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2 Box Culverts
Where pipe solutions are inappropriate, box culverts are the default
buried structure type. Their larger openings are often required to provide
adequate hydraulic capacity. Box culverts are also frequently used for
pedestrian or cattle underpasses.
The reinforcement used in concrete box culverts can be either
conventional bar reinforcement or welded wire fabric. Welded wire fabric
has a yield strength slightly larger than conventional bar reinforcement
(65 ksi versus 60 ksi).
12.3.1 General
12.2.1 Precast Concrete Box Culverts
Standard designs for precast concrete box culverts are available with
spans varying from 6 to 16 feet and rises varying from 4 to 14 feet.
Standard precast concrete box culverts are typically fabricated in 6 foot
sections; however larger boxes are fabricated in 4 foot sections to reduce
section weight. The designs utilize concrete strengths between 5 and 6 ksi
and are suitable for fill heights ranging from less than 2 feet to a
maximum of 25 feet. Box culverts outside of the standard size ranges
must be custom designed. Figure shows typical precast concrete
box culvert dimensions.

Typical Precast Concrete Box Culvert Dimensions
Each culvert size has three or four classes. Each class has specified wall
and slab thicknesses, reinforcement areas, concrete strength, and fill

height range to which it applies. Shop drawing submittals for MnDOT

approval will not be required when standard culvert sections are used.
The standard design tables are based on welded wire fabric reinforcement
with a yield strength of 65 ksi and a concrete clear cover of 2 inches.
MnDOT requires that actual clear cover be between 1.5 inches and 2
inches. Design information for welded wire reinforcement can be found at
the Wire Reinforcement Institute website:
If conventional rebar is used, the steel area shown on the standard plan
sheets needs to be increased 8% to account for the difference in steel
yield strength (65 ksi/60 ksi). Also, crack control must be rechecked for
the specific bar size and spacing used.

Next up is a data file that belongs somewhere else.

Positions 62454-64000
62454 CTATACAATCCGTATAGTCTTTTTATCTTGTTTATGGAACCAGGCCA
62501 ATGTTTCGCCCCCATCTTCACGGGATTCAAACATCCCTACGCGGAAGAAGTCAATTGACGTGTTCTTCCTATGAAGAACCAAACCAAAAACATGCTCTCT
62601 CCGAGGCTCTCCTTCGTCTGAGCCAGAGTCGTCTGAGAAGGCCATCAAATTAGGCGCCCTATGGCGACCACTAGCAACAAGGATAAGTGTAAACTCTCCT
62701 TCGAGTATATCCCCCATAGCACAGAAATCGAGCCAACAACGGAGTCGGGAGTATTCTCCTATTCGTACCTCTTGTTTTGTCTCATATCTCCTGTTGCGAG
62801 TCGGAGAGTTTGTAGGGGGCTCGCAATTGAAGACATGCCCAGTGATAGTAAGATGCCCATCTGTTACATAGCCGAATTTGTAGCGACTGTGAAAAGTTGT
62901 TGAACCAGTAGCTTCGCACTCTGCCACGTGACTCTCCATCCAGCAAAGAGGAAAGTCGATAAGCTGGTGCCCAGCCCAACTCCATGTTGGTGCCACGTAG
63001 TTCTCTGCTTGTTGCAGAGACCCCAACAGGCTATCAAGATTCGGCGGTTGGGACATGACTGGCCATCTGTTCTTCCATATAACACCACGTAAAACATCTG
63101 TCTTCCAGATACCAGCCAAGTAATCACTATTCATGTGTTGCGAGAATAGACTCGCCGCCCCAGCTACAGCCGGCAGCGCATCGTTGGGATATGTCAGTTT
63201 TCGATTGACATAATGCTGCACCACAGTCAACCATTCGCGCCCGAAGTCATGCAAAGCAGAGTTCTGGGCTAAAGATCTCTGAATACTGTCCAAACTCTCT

To prevent corrosion at the ends of welded wire fabric, nylon boots are
required on the ends of every fourth longitudinal wire at the bottom of the
form. Plastic spacers may be utilized in lieu of nylon boots when spaced at
a maximum of 48 inches. The maximum allowable size of reinforcement
bars is #6 and the maximum allowable size of welded wire is W23. A
maximum of two layers of welded wire fabric can be used for primary
reinforcement. If two layers are used, the layers may not be nested.

12.2.2 Cast-In-Place Concrete Box Culverts The first box culverts

constructed in Minnesota were made of cast-in-place concrete. The
performance of these structures over the years has been very good.
Currently, most box culvert installations are precast due to the reduced
time required for plan production and construction. Cast-in-place culverts
continue to be an allowable option.

12.2.3 Design Guidance for Box Culverts

Material Properties
Concrete Compressive Strength fc = 5 ksi or 6 ksi
Steel Yield Strength fy = 65 ksi (welded wire fabric)
Steel Yield Strength fy = 60 ksi (rebar)
Reinforced Concrete Unit Weight = 0.150 kcf
Soil Fill Unit Weight = 0.120 kcf
Culvert Backfill Angle of Internal Friction = 30 degrees
Water Unit Weight = 0.0624 kcf
The minimum wall thickness for all box culverts is 8 inches. The minimum
slab thickness for culverts with spans of 6 to 8 feet is 8 inches. The
minimum top slab thickness is 9 inches, and the minimum bottom slab is
10 inches for all culverts with spans larger than 8 feet. The slab and/or
wall thickness is increased when shear requirements dictate or the
maximum steel percentages are exceeded. All standard box culverts have
haunches that measure 12 inches vertically and horizontally.
Structural Analysis
Various methods can be used to model culverts. Based on past
experience, MnDOT prefers a 2-Dimensional (2D) plane frame model be
used to analyze culverts. The model is assumed to be externally
supported by a pinned support on one bottom corner and roller support
on the other bottom corner. The stiffness of the haunch is included in the
model. The model is assumed to be in equilibrium so external reactions to
loads applied to the structure are assumed to act equal and opposite. This
section will assume a 2D plane frame model when referring to modeling,
applied loads, and self-weight.
Self Weight (DC)